Council met on Wednesday after a two-week hiatus. The
main topic was a review and discussion of the proposed re-development of the
former LCC building at 1059 Willamette.
The building has been vacant since 2013 and is in a bad state of
disrepair. In 2016, Council had approved inclusion of the building as one
of four key projects within the Downtown Urban Renewal District. In 2020,
the City bought the property from LCC for $500,000 using federal Community
Development Block Grant (CDBG) funds. Last summer, Council prioritized
investment in this building as part of our economic recovery from the pandemic
and to help meet our need to provide more housing that people can afford.
As a condition of the CDBG funds, 51% of the units must be affordable to people
at or below 80% of the Area Median Income (AMI).
Council released a request for proposals in the fall and received a single
proposal from deChase Miksis and Edlen & Company for a 129-unit
building. The 66 affordable units would be supported with services
provided by Cornerstone Community Housing; and ten units would be reserved for
survivors of domestic violence in partnership with Womenspace. Located
across the street from the bus station, the proposed building would be all-electric,
aligning both with our goals to build housing downtown and to meet our climate
recovery goals to reduce our use of fossil fuels.
Some community members have objected to this building because even at 80% of
AMI, the rent is still pretty high. People in that income range earn about
$39,000; and the monthly rent, including a utility allowance, is projected to
be $894 for a studio and $956 for a one bedroom. This is higher than the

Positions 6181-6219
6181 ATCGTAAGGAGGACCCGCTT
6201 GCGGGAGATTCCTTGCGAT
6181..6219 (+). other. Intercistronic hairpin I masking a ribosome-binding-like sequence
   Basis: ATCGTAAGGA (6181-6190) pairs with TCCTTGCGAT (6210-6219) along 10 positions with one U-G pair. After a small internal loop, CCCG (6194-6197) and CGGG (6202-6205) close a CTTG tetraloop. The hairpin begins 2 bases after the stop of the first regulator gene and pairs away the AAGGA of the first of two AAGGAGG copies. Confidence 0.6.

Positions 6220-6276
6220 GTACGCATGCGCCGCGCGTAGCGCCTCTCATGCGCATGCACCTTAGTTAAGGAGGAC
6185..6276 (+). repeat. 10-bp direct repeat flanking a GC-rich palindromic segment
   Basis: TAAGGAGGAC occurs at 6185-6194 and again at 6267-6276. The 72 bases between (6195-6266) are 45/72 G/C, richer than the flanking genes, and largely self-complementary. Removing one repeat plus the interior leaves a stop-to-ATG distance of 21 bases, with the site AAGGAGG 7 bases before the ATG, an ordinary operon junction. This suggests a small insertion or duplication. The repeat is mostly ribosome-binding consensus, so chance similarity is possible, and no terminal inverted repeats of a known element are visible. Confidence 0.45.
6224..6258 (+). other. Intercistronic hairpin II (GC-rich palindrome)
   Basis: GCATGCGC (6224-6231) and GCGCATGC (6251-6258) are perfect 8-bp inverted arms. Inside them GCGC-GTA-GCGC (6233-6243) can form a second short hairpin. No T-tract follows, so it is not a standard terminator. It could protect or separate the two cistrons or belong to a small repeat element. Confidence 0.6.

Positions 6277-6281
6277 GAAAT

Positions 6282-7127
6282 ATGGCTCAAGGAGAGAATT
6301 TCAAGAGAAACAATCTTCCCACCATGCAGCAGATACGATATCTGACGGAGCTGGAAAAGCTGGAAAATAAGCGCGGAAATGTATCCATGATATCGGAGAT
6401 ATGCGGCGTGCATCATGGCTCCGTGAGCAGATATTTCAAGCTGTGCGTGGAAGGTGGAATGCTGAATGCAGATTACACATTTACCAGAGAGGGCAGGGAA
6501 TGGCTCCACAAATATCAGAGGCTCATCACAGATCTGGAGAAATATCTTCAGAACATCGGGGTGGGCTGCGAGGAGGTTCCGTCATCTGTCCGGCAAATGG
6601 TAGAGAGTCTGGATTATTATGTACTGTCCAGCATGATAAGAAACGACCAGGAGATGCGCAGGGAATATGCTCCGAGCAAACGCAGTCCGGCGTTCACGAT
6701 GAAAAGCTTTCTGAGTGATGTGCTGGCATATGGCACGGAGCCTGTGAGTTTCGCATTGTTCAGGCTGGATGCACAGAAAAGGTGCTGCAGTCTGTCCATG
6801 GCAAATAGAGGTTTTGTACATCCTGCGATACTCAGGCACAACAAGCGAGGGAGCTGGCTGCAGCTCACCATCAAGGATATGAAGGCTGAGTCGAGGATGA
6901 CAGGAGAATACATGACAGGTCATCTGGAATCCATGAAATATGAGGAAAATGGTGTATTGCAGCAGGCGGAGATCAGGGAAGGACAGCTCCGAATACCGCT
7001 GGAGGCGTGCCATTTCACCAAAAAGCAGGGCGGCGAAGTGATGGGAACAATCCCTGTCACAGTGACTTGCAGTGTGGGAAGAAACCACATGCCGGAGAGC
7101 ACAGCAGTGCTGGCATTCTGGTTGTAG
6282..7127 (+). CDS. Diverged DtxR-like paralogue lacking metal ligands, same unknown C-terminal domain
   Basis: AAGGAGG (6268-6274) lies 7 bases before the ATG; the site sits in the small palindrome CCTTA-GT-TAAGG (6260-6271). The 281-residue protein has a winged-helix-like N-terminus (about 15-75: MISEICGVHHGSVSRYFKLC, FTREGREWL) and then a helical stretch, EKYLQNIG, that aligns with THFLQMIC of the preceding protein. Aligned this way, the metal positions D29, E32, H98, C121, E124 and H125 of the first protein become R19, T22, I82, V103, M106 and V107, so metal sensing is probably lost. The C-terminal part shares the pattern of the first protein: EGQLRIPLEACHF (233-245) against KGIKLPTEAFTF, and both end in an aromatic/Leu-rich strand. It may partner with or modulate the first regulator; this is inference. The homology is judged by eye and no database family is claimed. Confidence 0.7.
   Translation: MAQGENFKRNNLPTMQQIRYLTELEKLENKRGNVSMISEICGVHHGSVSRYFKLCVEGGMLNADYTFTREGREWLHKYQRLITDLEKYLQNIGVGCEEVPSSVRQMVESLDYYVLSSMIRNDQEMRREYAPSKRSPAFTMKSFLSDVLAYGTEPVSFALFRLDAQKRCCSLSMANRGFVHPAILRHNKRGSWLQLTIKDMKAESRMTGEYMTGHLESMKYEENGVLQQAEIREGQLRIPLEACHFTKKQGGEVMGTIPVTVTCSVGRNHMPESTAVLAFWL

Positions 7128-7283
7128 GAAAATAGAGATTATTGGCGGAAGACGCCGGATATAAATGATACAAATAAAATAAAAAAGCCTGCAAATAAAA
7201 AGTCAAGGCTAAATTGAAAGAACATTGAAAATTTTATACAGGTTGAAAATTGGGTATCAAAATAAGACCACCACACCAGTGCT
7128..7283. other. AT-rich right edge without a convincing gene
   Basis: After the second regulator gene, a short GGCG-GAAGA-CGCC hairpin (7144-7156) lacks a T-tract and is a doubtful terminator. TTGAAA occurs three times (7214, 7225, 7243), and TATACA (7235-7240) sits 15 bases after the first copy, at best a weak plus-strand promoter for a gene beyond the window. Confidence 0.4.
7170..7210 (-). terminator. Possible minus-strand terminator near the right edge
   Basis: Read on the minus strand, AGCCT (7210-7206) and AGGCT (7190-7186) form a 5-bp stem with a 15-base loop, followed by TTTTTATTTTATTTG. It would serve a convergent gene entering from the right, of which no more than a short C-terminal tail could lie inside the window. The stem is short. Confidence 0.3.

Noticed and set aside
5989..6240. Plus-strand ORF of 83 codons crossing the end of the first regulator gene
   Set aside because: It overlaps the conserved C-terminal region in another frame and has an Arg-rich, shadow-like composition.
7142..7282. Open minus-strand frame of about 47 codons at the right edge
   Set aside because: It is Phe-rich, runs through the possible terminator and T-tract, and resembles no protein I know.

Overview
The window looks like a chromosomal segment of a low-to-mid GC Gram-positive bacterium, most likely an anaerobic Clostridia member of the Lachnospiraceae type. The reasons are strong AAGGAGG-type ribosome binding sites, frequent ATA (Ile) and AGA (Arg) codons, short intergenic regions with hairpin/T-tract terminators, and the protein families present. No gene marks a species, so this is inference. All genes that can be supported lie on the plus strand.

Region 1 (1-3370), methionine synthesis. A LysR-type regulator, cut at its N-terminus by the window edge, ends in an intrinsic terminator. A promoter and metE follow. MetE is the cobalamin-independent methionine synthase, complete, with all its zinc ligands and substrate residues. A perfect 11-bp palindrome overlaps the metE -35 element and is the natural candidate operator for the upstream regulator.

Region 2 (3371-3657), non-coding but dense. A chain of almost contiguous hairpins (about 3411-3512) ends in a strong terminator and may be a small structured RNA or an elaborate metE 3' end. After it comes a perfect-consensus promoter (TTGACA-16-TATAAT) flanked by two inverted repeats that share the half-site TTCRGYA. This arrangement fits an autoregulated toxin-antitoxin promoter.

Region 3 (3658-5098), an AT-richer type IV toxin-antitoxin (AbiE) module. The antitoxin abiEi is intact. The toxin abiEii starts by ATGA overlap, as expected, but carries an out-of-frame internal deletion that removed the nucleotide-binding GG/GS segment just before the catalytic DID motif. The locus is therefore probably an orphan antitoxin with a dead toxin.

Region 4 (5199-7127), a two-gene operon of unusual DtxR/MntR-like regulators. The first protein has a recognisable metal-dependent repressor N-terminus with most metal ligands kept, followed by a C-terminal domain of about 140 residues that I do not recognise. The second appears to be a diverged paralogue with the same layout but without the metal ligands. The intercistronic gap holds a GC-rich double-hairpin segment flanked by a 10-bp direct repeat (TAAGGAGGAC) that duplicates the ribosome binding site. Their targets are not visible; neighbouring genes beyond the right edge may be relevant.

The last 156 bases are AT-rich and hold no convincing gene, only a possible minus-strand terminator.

federal HUD Fair Market Rates of $773 and $893, respectively. Councilors
asked the Manager to explore the options for finding an additional $2 million
that could help the project bridge the gap to offer rents at the lower HUD
Overall, Councilors and I are strongly supportive of this project. It
is proposed by a local developer with roots in Eugene who cares about our city
and our residents; and who has partnered with respected nonprofits. They have
committed to retaining the affordable units for 35 years, 15 years longer than
the what is required by the CBDG funding agreement. The City is providing the
land for free, covering the cost of demolition and the EWEB connection fees,
and forgiving System Development Charges. Our total commitment is $1.1
million of a $30 million project.
The challenge of funding housing in this middle “workforce” range is
formidable. Federal resources are focused on lower income levels, at or
below 60% of AMI. Working households above that level make too much to
qualify for that lower cost housing and not enough to pay for market units.
We need to build all types, and this new housing will add to our increasing
range of options in our downtown core. Located in the Urban Renewal
District, this project benefits from local revenue sources, including the MUPTE
fee of $400,000 paid by the Obie Company for their housing in the 5th Street
expansion. It’s an important step.